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In 2019, Takenaka Corporation and MX3D initiated their first collaboration to explore the possibility of robotic WAAM technology in the production of large customized steel connectors for the infrastructure industry. The goal of the project was to automate both the design and production of complex connectors for large structures in the building industry.
After a successful collaboration Takenaka reached out to us for a new project, HAGOROMO BENCH. This time, the primary focus wasn’t on using traditional building industry or construction techniques. Instead, the benches were designed specifically to fit the WAAM technology specialized by MX3D. The benches were designed for the creative studio of Takenaka in Nagoya to show the potential of digital technology, and were printed in stainless steel.
HAGOROMO is the ancient Japanese scarf with the legend that the woman who descended from the sky flew wearing it. The HAGOROMO BENCH embodies the space with a free and creative mind. The shape surrounding the wide digital screen was designed by the iterative process of parametric modeling through xR adjustment and FEM analysis. This continuous shape matches various posture and induces diverse actions by a thin surface.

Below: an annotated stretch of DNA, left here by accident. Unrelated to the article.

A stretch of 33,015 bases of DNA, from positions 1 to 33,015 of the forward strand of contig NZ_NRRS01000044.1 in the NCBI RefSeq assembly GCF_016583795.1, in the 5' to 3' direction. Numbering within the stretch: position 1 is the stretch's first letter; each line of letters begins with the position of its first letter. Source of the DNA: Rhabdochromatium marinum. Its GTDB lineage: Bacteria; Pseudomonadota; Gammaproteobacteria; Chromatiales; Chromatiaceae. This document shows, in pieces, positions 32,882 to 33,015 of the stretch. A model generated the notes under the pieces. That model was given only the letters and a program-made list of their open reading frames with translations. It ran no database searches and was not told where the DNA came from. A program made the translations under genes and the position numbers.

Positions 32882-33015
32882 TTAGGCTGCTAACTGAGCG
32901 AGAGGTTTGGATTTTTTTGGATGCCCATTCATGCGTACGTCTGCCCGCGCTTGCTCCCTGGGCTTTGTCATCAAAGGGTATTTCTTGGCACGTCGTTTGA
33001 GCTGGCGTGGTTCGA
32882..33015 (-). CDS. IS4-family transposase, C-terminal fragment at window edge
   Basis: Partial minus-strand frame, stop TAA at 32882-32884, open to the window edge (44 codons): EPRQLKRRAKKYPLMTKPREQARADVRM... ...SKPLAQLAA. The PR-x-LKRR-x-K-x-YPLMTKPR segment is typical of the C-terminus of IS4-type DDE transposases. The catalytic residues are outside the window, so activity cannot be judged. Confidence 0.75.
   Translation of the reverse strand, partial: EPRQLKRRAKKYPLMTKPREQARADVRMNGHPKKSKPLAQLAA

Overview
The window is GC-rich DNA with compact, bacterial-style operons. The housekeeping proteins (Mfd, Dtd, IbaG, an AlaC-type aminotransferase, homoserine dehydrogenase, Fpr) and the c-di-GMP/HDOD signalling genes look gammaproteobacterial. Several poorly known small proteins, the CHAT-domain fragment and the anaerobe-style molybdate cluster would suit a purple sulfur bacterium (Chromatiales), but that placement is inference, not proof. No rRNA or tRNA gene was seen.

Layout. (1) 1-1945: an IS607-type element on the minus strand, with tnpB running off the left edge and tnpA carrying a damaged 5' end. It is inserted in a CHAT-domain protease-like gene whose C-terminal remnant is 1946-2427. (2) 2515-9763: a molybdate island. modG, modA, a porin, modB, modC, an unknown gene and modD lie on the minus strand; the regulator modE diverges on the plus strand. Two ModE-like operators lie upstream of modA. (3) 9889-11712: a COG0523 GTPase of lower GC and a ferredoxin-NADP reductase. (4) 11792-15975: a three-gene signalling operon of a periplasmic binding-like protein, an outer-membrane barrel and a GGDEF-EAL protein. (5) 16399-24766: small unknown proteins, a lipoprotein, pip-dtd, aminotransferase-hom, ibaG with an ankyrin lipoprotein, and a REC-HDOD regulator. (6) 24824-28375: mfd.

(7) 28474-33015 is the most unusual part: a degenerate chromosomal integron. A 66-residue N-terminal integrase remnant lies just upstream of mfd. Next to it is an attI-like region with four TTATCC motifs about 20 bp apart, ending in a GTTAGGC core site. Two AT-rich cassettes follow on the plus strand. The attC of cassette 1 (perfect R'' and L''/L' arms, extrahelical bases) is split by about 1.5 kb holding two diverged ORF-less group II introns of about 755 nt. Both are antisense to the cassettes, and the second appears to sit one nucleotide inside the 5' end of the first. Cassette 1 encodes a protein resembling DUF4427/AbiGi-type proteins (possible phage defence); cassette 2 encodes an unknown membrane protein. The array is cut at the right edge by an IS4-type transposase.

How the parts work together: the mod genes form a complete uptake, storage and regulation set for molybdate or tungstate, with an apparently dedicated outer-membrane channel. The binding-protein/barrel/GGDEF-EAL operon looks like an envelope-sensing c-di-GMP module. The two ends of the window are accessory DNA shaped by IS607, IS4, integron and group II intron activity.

During the production phase, one of the challenges we had to face was that the surface consists largely of thin single walls. When the metal cools down the metal shrinks and therefore, warps. We solved this problem by printing the initial organic shape and stiffening elements on the back side at the same time. Due to the advantages of 3D printing, you can alternate your design while producing the piece without disrupting the production. Another way to reduce shrinkage is to control the interpass temperature.
“With MX3D’s technology and the collaboration with Takenaka, we show the world that we can now apply generative engineering and optimization algorithms into new shape languages and implement this into different industries.” – Kasper Siderius, MX3D
“We wanted to create lumps of light and soft shapes that would fit the human posture, by using the material and expression which were the furthest away from that image, and eventually were able to create works, abstract and yet making you feel like touching them, in a space aimed at accumulating knowledge.” – Hiroshi Hasegawa, Takenaka Corporation
Photograph credits: TOREAL, Koji Fujii